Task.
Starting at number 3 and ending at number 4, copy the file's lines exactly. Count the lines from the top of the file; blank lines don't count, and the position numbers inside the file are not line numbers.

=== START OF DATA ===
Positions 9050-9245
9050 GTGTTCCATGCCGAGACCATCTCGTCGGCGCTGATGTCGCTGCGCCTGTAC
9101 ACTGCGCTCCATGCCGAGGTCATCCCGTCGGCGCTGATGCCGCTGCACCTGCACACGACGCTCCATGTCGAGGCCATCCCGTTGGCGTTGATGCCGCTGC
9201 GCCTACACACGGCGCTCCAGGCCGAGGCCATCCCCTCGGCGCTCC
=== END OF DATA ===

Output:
9101 ACTGCGCTCCATGCCGAGGTCATCCCGTCGGCGCTGATGCCGCTGCACCTGCACACGACGCTCCATGTCGAGGCCATCCCGTTGGCGTTGATGCCGCTGC
9201 GCCTACACACGGCGCTCCAGGCCGAGGCCATCCCCTCGGCGCTCC